DIY Welding Project: Dog Leash Holder [Guide] | MillerWelds

DIY Welding Project: Dog Leash Holder [Guide]

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Learn how to create this custom dog leash holder using your Spectrum® 375 X-TREME plasma cutter and a MIG welder.

SKILL LEVEL: Beginner

TIME COMMITMENT: 3–5 hours

Here's what you'll need to get started.

TOOLS AND MATERIALS

MIG welder
7/16" wrench & socket

Air or electric angle grinder with 80- or 120- grit discs 
Drill & drill bits
12" x 24" 18-gauge sheet steel (Qty 1)
Bolts, 1/4" x 2-1/4" (Qty 6)
1/4" nuts (Qty 12)
1/4" length of 1/4" rubber fuel line hose or equivalent 
(Qty 1)
 



Optional Equipment/Tools


Battery-operated clock mechanism
Paint
Stencils

WARNING: READ AND FOLLOW ALL LABELS AND THE OWNER'S MANUAL.

STEP BY STEP

Step 1

STEP ONE:

Download bone clip art or design your own bone shape and enlarge to your desired size. Mine was about 23-1/8" x 11". I also made my round ends dissimilar instead of symmetrical. I made them 6" and 5" in diameter because the smallest size clock hands I got required a 5-1/2" diameter circle.

Step 2

STEP TWO:

Transfer that shape to the 12" x 24" 18 gauge sheet metal.

Step 3

STEP THREE:

Cut out bone shape with plasma cutter. I took the drag shield off and installed the deflector shield so I could be more exact with my cut.

Step 4

STEP FOUR:

Grind or deburr any sharp edges and plasma dross from the bottom of the cut area.

Step 5

STEP FIVE:

Drill six (or however many dog accessory hangers you want) 1/4" holes for the bolts along the bottom side of your bone. Mine are 3/4" from the bottom, spaced 3-7/16" apart and centered. This means the end bolt started about 3" in from the round edge of the bone. Just lay it out first with marker to be visually centered when using dissimilar size round ends like my sample.

Step 6

STEP SIX:

Making the hanger brackets. Cut two pieces, 3/4" wide x 2-1/4" long, out of the drop-off material from the bone cutting to make hangers.

Step 7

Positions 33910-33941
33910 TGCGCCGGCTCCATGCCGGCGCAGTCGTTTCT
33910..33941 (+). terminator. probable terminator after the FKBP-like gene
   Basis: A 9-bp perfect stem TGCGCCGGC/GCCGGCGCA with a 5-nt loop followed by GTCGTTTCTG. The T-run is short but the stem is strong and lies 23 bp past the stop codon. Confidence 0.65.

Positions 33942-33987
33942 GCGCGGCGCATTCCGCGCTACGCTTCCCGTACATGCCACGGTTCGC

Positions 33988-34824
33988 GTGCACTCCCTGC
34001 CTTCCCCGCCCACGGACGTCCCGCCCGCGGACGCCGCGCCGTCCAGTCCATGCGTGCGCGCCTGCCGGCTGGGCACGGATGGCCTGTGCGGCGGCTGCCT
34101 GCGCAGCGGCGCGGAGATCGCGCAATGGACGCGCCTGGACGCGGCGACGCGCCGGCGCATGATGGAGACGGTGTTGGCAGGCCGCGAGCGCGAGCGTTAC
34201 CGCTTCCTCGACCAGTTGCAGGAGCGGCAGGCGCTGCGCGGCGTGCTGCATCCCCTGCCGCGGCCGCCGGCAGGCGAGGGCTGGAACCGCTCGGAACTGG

STEP SEVEN:

Drill a 3/16" hole, 3/8" from one end of each piece and drill a 5/16" hole on the other side of each piece (or whatever size hole to fit over the head of the screw you intend to use for mounting to wall). Also drill a hole for the clock in the center of 6" circle if needed. Mine was a 5/16" hole.

Step 8

STEP EIGHT:

Bend two opposing 90-degree bends 3/4" from each end on each of the 2-1/4" long pieces.

Step 9

STEP NINE:

Spot weld each hanger bracket to the back side of your bone using the smaller hole of the hanger bracket. Mine were about 1" from the top flat side and 13-1/2" apart centered side to side.

Step 10

STEP TEN:

Paint and customize. I used Krylon COLORmaxx GLOSS KHAKI for the main color and stole some gloss black craft paint from my wife for the stencil work. I also used some 1/2" tall black stick-on numbers for the clock.

Step 11

STEP ELEVEN:

When dry, install the 1/4" bolts. Run one nut all the way up the threads until bottomed out on the smooth shank of each bolt. Push through your holes and secure with another 1/4" nut on the back side. Install clock mechanism per its instructions.

Step 12

STEP TWELVE:

Install 5/8" of the 1/4" rubber hose on threads of the two outside bolts to protect your wall from scratches and to square the face of the bone to the wall.

About Andy Weyenberg

Andy Weyenberg headshot
Andy Weyenberg began welding at his father’s business a few years before joining the Army. After going to school for Electro-Mechanical, he started working for Miller Electric Mfg. LLC as a technical service rep and training instructor. Andy has built and raced stock cars since he was a teenager — and now builds high-performance street vehicles while also managing the Miller motorsports program.
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